Charity!

new-year-celebrationThis blog is long overdue, all I can say by way of an excuse is it that starting a kid in nursery school is no joke: we have been taking turns in being ill since the beginning of September. Our kids (and their illnesses) trumps all! Anyway, here is what I have been meaning to say since a lovely day late in the summer hols:

On the 26th August 2015 we became a fully fledged charity! With the official number: 1163318. Oh what joy in a short sequence of numbers.

Hurray to us all!

Becoming a charity is a welcome recognition for all that we do, edging our way as we are towards support for all adopters, starting with London. The new status, however, does not change our profound wish to remain a grass roots organisation with a good sprinkling of the grounded and inclusive, hosting regular, informal and largely free or very low cost events for all our families.

Our focus remains stoutly the parents, hoping that supporting them will help support all our children as well.

It fills me with great joy and pride to see how far we have come in just two short years.

We now count no less than seven groups across London and beyond (East London, Enfield, Hackney/Islington, Richmond, Shepherd’s Bush, Southwark and North Buckinghamshire). In addition, we have three groups lined up, with a view to launch these in the New Year. These are Croydon, Havering and South Buckinghamshire.

Our core activities remain:

· Parent Support, which is run by all but one local group
· Playgroups for under-fives, which is run in five out of seven
· Family days

Furthermore, our groups are able to access pan-London subgroups, that is, our Prospective Adopters group and our Single Adopters Group. Both these groups popped up as it became clear they needed different kinds of activities and meetings than we were then offering; both groups are thriving.

We are also proudly working with four out of the six London Adoption consortia, in the acknowledgement that the dialogue with the professionals is key to being a successful organisation.

But fundamentally, there is no denying that our main asset is our volunteers and members: our fantastic parents and our parents in waiting. You know who you are. Without you, there would be no WAF. Your dedication is what keeps it alive, and as it happens, keeps it growing.

In building WAF we have been able to draw on the vast resources of our members and their skills (the range of professions in our midst never ceases to amaze me). Adoptive parents tend to be older parents, often professionals with a well-established career, and often ready for a new challenge, perhaps even a new career. WAF benefits enormously from this pool of extraordinary people and their warm energy.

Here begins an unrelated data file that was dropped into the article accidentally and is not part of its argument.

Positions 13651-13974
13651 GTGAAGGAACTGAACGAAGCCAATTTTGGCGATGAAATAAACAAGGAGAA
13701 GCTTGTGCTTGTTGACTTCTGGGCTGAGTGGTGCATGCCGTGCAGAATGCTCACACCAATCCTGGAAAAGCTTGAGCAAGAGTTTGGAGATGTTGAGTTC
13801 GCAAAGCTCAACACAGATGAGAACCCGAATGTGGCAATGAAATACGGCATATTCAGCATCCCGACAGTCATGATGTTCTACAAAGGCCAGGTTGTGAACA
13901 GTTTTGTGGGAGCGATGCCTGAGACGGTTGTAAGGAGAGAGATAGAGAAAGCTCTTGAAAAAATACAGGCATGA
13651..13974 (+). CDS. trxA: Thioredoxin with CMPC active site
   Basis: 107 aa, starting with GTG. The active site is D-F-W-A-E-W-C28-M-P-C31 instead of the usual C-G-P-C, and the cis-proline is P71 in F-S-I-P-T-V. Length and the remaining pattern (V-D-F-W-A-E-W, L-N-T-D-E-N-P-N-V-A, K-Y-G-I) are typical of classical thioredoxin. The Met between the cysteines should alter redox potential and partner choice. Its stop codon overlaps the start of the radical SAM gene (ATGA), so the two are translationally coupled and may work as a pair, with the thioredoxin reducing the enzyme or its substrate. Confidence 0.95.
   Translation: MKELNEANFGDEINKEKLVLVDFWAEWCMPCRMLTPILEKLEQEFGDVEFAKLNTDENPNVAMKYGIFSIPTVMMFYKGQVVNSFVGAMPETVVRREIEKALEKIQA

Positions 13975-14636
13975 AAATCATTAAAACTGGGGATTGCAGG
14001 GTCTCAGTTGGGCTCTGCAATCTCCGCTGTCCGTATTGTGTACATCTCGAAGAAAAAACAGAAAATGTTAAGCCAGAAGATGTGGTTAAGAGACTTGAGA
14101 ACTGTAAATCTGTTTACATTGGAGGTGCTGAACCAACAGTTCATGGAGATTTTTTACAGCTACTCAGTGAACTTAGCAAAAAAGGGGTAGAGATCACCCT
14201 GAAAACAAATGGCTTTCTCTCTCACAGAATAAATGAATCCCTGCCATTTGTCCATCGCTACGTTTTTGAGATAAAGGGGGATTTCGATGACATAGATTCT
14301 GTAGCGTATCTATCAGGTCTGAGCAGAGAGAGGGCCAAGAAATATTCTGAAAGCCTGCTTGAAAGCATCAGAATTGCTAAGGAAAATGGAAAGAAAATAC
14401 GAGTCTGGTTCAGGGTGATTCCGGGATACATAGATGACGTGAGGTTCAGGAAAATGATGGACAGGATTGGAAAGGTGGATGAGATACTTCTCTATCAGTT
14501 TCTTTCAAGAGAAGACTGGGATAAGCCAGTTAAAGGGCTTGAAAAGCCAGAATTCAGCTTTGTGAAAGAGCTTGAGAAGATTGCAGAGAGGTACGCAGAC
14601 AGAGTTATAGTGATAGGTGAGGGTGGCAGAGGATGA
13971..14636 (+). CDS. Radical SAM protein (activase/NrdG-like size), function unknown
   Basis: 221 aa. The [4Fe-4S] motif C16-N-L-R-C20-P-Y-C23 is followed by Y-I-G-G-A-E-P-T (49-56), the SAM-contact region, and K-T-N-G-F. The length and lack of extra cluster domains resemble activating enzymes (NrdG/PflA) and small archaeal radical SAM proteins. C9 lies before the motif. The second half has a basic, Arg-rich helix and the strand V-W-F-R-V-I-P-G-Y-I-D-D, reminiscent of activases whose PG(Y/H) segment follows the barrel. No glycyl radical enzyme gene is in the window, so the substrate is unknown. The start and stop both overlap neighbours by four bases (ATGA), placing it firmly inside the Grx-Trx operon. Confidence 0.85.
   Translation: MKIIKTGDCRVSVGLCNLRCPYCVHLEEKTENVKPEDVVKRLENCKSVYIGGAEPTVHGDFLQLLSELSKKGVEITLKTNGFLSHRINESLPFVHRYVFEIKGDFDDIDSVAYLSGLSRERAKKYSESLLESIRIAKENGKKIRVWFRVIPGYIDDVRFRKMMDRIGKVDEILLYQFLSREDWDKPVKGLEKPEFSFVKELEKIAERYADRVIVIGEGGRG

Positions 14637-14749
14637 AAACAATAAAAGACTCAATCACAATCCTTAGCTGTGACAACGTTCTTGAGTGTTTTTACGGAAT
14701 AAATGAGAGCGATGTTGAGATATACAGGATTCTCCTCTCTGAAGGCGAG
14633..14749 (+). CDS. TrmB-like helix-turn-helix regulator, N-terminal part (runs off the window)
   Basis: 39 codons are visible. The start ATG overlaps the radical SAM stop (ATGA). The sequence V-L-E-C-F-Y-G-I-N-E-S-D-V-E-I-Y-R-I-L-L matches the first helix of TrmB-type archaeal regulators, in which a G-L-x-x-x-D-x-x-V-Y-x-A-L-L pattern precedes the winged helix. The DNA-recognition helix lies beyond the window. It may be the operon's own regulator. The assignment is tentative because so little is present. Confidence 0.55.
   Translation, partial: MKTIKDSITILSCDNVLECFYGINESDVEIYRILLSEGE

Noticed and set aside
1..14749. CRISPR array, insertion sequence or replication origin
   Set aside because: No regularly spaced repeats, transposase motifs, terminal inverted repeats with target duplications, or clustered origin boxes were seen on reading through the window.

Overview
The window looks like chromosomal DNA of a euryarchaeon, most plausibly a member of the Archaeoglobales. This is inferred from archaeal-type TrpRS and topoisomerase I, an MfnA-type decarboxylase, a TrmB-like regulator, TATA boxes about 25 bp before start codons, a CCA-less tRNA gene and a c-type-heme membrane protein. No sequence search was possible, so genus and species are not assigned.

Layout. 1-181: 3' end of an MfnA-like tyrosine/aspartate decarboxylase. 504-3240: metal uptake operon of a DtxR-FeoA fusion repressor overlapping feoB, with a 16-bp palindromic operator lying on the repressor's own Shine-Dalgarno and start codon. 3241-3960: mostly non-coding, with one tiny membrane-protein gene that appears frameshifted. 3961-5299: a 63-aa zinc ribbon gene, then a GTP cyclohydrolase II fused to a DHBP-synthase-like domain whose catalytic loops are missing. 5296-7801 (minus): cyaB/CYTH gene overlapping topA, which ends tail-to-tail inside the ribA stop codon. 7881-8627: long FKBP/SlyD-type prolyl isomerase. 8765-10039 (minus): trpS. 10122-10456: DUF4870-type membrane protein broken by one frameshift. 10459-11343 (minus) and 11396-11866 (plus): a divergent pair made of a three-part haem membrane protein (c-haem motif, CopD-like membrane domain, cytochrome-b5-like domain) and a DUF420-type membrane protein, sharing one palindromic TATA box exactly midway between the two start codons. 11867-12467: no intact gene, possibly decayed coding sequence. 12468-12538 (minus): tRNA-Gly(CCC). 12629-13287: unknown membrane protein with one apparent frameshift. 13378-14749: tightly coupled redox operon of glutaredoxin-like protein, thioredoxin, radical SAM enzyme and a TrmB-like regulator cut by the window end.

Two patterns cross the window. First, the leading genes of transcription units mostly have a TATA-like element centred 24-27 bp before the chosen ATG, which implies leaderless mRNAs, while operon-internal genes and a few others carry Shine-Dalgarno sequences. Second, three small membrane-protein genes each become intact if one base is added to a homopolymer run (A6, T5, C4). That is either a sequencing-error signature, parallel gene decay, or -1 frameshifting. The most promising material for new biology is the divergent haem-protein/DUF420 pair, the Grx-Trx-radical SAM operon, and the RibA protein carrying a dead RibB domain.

To date we have been operating with practically no money. It’s a new world, we are in a recession, and frankly an awful lot can be done with very little. But there is no denying that we have been extremely fortunate in finding much support from a number of local authorities, adoption agencies and other professionals. Without them we would not be where we are today. Full stop.

The relative success of WAF may also be seen as a part of a new trend in self-organised volunteering. A move away from established charities that are often seen as corporate, whether or not that is a fair perception. Whatever the reason, we are part of a larger trend of people across the country are getting involved locally; they want to make, and feel that they are making, a difference – here and now. Thus adopter-led groups are springing up across the country.

The core of emphatic parent enthusiasm is a strong motivator and definitely our driving force. This fact makes the learning curve no less steep. We are certainly skipping along a tight rope. We are trying our hardest to strike a good and sustainable balance between the intimacy of grass root ideals – including the autonomy of our local groups and establishing replicable and reliable events and groups – with safe working parameters for some of our society’s most vulnerable people. Not an easy thing to do.

Thus, at a central level (yes, we now do have a central level!) we are working apace to develop necessary policies, establish procedures and digest it all to produce easy to follow guidelines. Some of this is simply necessary to protect our members and those who take a more official role. But we are adamant to try to keep these policies and procedures to a minimum, so our members can continue to dip in and dip out as they see fit. It is the hope to make all this (dare I say boring) work an open and free resource in order to inspire and support others considering setting up similar groups.

Perhaps the mission closest to my own heart, as the interim chair, is for WAF to be anti-isolation by nature. Isolation is a major factor in all kinds of depression (PADS included), as it is in all families in crisis and in adoption breakdowns. So if you are reading this is in crisis, the number one thing you can do is to draw on your network. Ask for help. But even if you seem to be bumbling along nicely, build on your network, and listen to those who need to talk. It is our hope in WAF to help building such supportive networks, face-to-face. To break down towers of isolation. We just provide the platforms.

I would like to end this brief look at the two-year-old WAF with some thanks, that cannot be overstated or repeated often enough.

If you are a WAF’er: Thank you for your particular part in this, for taking a chance on us. You are the reason we are here.

If you are one of our lovely supporters: thank you for believing in us and for giving us the help you have! There is no way we could have gotten this far without your help and trust in us. No way.

[Opens champagne: POP! Spills it every where, OOUHhhh, oh dear…, oh well…]:

Here’s to the future! THANK YOU EVERY ONE!

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